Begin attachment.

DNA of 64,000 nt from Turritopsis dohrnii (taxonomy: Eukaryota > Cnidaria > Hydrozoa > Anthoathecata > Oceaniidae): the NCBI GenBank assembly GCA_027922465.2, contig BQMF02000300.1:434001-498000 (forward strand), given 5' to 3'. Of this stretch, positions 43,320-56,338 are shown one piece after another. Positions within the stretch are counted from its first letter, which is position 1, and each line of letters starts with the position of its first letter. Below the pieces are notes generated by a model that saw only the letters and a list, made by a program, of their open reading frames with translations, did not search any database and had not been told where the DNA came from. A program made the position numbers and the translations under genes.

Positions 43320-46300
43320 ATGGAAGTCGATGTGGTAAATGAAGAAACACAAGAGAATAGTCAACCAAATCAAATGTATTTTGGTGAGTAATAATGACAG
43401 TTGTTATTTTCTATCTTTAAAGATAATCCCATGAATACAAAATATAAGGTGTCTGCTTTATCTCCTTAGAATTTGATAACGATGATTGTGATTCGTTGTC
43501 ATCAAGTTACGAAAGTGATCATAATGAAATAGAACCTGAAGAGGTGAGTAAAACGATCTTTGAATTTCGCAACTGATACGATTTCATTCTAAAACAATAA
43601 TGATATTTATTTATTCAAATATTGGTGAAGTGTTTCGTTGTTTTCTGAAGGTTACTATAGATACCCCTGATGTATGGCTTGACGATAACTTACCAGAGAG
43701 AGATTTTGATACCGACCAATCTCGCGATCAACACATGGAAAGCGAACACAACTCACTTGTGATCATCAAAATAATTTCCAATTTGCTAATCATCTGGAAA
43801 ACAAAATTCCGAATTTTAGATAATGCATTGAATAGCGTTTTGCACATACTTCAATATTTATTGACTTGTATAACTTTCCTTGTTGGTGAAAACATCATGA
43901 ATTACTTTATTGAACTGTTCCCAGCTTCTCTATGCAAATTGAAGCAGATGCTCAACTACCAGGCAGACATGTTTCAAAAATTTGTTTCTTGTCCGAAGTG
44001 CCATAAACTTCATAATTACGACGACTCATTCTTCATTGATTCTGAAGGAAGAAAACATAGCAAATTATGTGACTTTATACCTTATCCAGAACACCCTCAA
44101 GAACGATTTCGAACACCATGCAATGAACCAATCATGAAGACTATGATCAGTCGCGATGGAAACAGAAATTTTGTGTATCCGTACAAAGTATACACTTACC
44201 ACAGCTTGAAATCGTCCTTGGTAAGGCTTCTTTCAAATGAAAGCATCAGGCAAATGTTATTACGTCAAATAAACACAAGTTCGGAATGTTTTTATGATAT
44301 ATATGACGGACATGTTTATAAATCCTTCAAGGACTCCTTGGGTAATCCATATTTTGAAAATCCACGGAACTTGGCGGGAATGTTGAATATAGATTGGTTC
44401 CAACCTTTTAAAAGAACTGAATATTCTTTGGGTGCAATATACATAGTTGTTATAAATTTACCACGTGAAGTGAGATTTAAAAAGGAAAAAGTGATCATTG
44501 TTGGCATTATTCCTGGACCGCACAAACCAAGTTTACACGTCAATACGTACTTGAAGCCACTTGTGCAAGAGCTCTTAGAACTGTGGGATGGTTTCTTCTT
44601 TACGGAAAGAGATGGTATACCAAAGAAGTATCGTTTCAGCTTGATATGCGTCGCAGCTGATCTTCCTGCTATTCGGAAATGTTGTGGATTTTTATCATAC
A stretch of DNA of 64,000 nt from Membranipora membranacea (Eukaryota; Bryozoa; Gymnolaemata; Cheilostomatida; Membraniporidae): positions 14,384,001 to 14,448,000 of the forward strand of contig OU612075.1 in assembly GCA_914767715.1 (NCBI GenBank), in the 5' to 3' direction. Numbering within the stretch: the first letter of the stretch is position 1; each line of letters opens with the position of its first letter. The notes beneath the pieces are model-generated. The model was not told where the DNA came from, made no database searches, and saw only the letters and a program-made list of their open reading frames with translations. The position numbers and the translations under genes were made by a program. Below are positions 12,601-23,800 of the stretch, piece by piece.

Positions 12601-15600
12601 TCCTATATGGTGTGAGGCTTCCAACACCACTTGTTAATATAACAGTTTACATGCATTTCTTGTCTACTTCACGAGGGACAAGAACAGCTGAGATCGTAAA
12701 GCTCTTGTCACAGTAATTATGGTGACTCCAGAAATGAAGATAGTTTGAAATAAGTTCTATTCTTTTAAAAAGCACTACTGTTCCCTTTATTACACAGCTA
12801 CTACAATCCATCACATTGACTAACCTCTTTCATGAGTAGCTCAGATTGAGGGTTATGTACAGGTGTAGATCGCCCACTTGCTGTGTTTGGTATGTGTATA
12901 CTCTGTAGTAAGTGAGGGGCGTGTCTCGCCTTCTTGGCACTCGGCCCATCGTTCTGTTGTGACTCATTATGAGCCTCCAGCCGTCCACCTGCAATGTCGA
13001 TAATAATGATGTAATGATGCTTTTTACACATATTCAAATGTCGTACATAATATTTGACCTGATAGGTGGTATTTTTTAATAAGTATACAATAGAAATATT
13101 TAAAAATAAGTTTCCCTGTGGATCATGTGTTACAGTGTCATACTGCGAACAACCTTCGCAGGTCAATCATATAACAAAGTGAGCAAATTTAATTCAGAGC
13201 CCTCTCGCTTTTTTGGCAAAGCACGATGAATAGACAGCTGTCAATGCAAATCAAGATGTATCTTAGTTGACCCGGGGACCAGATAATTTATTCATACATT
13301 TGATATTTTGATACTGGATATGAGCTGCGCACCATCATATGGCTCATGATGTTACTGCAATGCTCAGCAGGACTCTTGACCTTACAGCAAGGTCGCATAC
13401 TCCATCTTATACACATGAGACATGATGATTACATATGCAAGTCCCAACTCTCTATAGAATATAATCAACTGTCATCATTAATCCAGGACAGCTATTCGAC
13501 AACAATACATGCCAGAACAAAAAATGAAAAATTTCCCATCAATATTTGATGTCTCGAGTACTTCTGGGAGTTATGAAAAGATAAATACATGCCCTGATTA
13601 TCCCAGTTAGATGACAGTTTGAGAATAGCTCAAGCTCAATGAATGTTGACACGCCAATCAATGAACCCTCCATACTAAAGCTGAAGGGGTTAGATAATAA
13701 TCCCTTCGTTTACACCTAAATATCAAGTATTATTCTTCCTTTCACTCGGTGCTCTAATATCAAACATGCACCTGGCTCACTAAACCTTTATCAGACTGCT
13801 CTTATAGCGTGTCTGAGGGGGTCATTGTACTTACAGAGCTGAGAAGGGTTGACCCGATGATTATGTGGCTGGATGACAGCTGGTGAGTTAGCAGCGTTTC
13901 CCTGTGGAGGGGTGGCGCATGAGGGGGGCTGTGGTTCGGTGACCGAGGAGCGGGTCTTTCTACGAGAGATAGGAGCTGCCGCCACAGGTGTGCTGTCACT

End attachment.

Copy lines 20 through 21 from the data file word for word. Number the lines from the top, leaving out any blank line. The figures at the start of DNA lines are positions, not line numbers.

12701 GCTCTTGTCACAGTAATTATGGTGACTCCAGAAATGAAGATAGTTTGAAATAAGTTCTATTCTTTTAAAAAGCACTACTGTTCCCTTTATTACACAGCTA
12801 CTACAATCCATCACATTGACTAACCTCTTTCATGAGTAGCTCAGATTGAGGGTTATGTACAGGTGTAGATCGCCCACTTGCTGTGTTTGGTATGTGTATA